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ERSP Projects Heading link

In 2020-2021, we had a cohort of 30 scholars from the Computer Science and Electrical Engineering departments: 18 Computer Science students and 12 Electrical and Computer Engineering students. The ERSP scholars worked on a research project in teams of 3-4 students along with a faculty member and/or graduate student in the College of Engineering. Below you can find more information about their projects.

Non-Contact Respiration Monitoring

System Design

Scholars: Mohammad Merei, Lavithra Mysore, Afifa Nadeem, Victor Ceja-Ruiz

Mentors: Dr. Ahmet Enis Cetin, Ouday Hannosh (ECE)

Respiratory rate is one of the vital signs that measures many critical functions of the human body. In this work, we present a contact-free respiration monitoring system using a low-cost microwave motion sensor that can measure respiratory rate by detecting the chest motion due to inhaling and exhaling. To prove the concept, we have collected 260recordings from objects simulating inhaling and exhaling of the chest placed at a distance of 1 to 2 meters in front of the sensor. The sensor is expected to provide a signal with peaks representing the simulated motions, this signal is then analyzed using a python algorithm to detect the peaks. To evaluate the reliability of our system, the simulated motions are manually counted while collecting data. A high positive correlation coefficient of 90.9%is obtained with a root mean squared of 1.86. The paper investigates the concept of using low-cost microwave motion sensor in detecting respiratory rate, and further developments could provide more interesting respiration system designs using microwave motion sensors.

Representation Learning on Heterogeneous Graphs

Visualization of node embeddings generated using metapath2vec

Scholars: Bhavana Radharapu, Mariya Pasheva, Nimeesha Zhe Wey Chan

Mentors: Dr. Xinhua Zhang (CS)

According to a January 2021 social media statistics report, about 4.20 billion people currently use social media. As we become more dependent on online services to manage our finances, communication, entertainment, and many more, in an increasingly active data being available companies are always coming up with effective ways to analyze their data and create products that will satisfy their target consumers needs. In this work, we have explored two algorithms that generate low-dimensional node embeddings in heterogeneous graphs, HinSAGE and metapath2vec. We worked to build a recommendation system for Yelp and we were able to achieve the following results (1) successfully getting nodes to learn from their neighbors, and (2) representing nodes within the context of the graph structure and its connections. Furthermore, in terms of improving the models we built, we would like to incorporate more features into the nodes, explore the friendship connection between users, and test whether our models can generalize to larger, sparser datasets.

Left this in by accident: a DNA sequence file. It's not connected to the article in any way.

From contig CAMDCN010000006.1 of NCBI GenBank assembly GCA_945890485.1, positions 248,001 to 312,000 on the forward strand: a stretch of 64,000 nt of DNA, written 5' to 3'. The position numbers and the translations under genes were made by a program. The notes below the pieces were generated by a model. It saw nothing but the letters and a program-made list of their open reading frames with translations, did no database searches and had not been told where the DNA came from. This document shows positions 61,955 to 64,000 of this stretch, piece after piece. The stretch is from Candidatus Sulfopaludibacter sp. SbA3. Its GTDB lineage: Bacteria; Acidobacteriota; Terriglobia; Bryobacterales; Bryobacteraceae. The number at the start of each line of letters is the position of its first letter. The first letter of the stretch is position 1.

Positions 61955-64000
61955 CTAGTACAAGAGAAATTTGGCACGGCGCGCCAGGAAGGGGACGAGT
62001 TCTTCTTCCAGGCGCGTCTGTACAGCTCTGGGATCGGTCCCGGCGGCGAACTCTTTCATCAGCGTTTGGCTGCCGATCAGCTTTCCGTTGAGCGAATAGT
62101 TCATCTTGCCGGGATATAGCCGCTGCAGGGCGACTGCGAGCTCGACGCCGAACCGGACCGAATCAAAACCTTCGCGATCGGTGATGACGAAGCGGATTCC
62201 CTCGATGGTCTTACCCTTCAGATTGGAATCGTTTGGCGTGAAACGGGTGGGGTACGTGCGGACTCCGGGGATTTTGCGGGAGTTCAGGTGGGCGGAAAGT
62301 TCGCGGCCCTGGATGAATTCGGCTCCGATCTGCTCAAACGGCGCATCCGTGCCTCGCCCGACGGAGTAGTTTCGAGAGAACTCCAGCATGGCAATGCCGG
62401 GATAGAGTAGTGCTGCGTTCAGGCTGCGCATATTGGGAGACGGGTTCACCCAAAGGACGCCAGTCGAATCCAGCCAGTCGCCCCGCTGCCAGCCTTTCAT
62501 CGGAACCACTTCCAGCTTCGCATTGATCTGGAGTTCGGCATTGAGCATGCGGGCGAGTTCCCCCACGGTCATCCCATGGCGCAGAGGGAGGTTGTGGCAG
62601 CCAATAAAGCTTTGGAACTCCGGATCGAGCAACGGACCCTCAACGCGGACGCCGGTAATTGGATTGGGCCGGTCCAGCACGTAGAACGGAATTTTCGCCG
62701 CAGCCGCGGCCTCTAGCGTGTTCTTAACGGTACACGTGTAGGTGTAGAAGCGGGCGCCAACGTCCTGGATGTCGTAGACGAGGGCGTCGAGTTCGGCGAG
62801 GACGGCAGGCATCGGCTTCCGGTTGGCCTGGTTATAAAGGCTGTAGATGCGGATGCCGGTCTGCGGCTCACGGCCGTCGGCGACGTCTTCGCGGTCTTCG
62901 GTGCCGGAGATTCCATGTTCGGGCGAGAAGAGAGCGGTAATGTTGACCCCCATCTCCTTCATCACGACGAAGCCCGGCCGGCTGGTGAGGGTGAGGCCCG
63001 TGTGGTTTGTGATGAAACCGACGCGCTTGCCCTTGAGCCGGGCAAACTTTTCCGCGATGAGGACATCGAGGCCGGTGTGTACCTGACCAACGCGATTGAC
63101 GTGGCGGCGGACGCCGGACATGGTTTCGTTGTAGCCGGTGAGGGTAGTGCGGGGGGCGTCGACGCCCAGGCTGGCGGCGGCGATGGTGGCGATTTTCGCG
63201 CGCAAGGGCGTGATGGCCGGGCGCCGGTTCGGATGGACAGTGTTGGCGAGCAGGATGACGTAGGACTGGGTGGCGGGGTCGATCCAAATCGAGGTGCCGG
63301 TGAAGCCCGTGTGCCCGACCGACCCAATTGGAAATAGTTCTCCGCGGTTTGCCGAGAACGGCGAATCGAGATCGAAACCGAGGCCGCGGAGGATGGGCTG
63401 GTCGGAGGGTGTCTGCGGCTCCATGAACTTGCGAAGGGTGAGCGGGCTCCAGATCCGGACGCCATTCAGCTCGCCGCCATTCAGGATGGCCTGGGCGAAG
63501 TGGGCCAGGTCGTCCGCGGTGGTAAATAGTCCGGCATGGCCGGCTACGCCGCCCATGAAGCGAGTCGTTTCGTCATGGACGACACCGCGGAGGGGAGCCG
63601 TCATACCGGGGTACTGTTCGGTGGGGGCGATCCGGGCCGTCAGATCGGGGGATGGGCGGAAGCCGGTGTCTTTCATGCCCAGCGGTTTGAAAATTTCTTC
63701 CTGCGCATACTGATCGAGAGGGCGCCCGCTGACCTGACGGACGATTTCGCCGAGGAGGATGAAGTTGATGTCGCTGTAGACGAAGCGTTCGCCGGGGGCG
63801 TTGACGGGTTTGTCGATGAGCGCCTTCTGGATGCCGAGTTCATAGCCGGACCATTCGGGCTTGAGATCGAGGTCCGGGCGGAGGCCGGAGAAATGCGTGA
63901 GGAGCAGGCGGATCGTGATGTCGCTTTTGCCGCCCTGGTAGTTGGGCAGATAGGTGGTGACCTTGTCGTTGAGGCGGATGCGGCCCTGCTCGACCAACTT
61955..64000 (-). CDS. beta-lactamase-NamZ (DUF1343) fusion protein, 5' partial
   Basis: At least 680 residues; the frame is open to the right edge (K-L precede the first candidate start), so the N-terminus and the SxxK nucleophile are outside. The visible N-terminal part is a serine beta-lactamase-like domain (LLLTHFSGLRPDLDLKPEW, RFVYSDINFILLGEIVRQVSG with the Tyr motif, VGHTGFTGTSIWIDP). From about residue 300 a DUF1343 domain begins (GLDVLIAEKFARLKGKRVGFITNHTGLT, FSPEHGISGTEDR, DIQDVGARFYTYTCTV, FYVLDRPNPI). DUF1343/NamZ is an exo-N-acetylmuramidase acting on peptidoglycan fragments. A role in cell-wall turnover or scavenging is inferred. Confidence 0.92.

Wearable Technology and Mindfulness


Scholars: Priyanka Patel, Jessamyn Lopez, Omotola Elujulo, Manya Singh

Mentors: Dr. Hananeh Esmailbeigi (BioE)

Bruxism is a condition in which individuals apply excessive force to their teeth, and it is often exhibited by the habitual act of teeth grinding and clenching. Often, bruxism is initiated as a result of stress or irregular sleep patterns, and occurs unconsciously, without the individual’s knowledge of the habits . According to the Academy of General Dentistry [1], 1 in 3 people in the United States suffer from bruxism. This condition often leads to secondary side effects such as facial pain, migraines, gum recession, and dental complications [2]. Due to the unconscious nature of the bruxism, it is difficult for the patient to consciously stop this habitual act. Hence, an alerting system that would bring consciousness to this habitual act could allow for controlling excessive clenching during the day time. In order to address this issue we collaborated with engineers who have developed BruxAlert. BruxAlert is an intraoral wearable that provides haptic feedback in cases of grinding and clenching of the teeth, and also tracks vitals such as temperature and blood oxygenation levels. Our team has developed the accompanying smartphone application that dares to monitor signs of bruxism and vitals, and keeps a record of the patient’s history and improvement over time.

Radiation Plot Evaluation of Yagi Uda Antenna

Yagi Uda

ERSP Scholars: Adriana Olvera Cabral, Ryan Chismark, Shakiba Vahid Moghtada, Tom Nguyen

Mentors: Dr. Pai-Yen Chen (ECE)